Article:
A no insole shoe is always firmer when compared to a shoe with it. The next layer of foam right under the foot makes an enormous difference in step-in comfort, and that’s among the primary explanations why the UltraBoost feels softer – or plusher – compared to the NMD. Perhaps, ‘plush’ may be the right word here, rather than ‘soft.’

Of course, nobody’s stopping you from adding an insole of your choosing, but just understand that it’s likely to make the fit shallower and narrower. The thickness of the aftermarket footbed will eat in to the available space.

The outsole is one factor as well. According to the variant, the NMD_R1 either runs on the gum or carbon rubber outsole. The geometry doesn’t have the ‘Stretchweb’ layout seen on performance products, but one which balances outsole overall flexibility with hard-wearing zones. The NMD’s outsole is wider through the midfoot and increases rigidity.

The traction is ok over most surfaces. You won’t get the traction of Continental rubber, but there’s nothing to complain about either.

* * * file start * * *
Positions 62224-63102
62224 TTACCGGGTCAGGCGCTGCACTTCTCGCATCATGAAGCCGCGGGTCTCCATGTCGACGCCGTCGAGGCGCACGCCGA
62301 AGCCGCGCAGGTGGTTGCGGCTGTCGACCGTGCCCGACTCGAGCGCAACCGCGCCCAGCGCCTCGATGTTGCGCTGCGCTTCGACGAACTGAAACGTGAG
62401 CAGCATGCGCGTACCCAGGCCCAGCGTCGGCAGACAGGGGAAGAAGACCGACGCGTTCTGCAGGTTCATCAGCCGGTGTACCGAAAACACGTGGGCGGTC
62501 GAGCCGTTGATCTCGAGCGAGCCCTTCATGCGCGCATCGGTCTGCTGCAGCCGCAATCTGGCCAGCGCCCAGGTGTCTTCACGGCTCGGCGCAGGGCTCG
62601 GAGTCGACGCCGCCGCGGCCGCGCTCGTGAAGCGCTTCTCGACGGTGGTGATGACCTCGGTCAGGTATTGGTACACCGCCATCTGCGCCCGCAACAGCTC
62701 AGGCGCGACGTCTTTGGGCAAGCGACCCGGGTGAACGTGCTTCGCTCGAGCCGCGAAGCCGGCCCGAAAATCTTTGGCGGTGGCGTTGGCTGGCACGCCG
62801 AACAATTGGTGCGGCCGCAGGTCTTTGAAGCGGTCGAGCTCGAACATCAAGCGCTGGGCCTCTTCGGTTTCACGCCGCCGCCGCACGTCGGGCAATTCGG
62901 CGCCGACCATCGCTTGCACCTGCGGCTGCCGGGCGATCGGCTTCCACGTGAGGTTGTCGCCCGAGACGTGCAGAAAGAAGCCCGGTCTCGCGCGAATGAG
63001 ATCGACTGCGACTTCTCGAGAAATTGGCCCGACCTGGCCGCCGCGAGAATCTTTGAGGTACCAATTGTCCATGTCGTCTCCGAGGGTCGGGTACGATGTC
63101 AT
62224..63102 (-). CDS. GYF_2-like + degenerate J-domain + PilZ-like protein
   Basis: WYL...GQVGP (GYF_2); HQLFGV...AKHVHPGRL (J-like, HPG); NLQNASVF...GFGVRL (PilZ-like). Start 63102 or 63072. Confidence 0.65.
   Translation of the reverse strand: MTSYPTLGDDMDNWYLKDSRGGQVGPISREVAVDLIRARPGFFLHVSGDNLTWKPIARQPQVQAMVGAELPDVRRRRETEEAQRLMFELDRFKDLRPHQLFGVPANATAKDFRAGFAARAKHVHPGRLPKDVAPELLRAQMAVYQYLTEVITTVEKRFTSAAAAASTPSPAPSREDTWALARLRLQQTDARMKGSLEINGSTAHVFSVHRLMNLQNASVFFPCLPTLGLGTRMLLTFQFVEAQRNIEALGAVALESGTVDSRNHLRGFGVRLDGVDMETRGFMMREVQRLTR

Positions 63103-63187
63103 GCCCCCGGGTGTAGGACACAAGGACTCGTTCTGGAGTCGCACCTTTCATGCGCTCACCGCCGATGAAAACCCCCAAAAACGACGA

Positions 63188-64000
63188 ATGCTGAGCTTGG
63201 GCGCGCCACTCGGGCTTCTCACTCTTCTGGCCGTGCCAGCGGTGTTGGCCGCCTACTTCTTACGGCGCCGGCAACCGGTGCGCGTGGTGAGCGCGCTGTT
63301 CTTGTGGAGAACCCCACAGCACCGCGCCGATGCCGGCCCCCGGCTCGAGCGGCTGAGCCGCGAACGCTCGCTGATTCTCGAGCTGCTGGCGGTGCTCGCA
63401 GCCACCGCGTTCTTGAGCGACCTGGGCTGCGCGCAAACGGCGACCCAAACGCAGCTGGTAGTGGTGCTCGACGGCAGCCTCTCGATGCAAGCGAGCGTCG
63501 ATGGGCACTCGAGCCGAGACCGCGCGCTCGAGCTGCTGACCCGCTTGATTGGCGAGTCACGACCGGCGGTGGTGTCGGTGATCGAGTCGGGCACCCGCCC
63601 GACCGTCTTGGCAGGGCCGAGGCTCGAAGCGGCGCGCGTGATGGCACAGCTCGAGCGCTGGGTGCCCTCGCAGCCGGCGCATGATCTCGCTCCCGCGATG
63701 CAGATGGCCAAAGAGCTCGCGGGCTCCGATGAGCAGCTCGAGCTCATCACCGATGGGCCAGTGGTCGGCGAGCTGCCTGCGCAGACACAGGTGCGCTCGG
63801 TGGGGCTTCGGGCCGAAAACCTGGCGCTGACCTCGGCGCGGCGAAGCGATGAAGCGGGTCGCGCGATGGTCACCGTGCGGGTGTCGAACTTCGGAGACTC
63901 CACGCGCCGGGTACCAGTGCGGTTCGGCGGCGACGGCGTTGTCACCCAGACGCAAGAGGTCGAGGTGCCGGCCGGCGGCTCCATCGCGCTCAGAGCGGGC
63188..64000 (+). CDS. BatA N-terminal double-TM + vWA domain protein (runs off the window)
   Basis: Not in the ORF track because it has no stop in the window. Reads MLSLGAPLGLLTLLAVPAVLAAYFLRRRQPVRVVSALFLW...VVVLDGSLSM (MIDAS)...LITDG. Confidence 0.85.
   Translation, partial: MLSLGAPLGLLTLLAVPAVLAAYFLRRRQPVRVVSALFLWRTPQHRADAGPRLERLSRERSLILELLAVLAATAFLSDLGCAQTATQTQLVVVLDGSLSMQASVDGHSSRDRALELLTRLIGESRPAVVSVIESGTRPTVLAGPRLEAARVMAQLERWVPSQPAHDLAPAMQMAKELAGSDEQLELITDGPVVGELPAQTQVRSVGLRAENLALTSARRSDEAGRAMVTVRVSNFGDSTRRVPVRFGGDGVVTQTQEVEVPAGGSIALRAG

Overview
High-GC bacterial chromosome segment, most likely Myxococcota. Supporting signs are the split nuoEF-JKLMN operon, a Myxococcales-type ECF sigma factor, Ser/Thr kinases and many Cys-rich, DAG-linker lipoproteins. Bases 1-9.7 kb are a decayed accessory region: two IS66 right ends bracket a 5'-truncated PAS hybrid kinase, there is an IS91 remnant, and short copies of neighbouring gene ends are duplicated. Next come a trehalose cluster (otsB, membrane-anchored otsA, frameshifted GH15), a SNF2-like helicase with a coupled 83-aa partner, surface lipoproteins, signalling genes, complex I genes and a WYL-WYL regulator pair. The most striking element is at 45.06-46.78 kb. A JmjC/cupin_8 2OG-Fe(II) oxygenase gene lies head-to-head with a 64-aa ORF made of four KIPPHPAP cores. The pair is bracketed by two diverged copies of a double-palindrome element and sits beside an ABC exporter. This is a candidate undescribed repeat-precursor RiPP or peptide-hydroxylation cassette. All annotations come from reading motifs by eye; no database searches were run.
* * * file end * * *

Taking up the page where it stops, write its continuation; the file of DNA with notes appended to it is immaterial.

A Continental outsole is always an excellent feature, so we’re uncertain of the reason why for its omission. As the cheaper Alphabounce Beyond includes a Continental outsole, and some. Besides, a Continental branding sits well with the complete ‘Nomad’ marketing fluff.

When seen as a sneaker for daily use, there’s hardly any to nitpick about. The full-length Boost midsole has a lot of responsive cushioning for all-day comfort, and features just like the color-blocking foam plugs and wide outsole add stability to the soft midsole.

In addition, it helps that the upper isn’t very narrow.


You can be confident that there is nothing even going to eventually NMD’s Boost cushioning. We’ve been reviewing shoes with Boost midsoles for over five years now, and we haven’t run into a good single instance of the midsole failing.

There’s no Continental rubber here and that means you won’t get the above-average outsole lifespan. Concurrently, the NMD_R1’s rubber is durable enough to provide you with around 350 – 400 miles of useful life.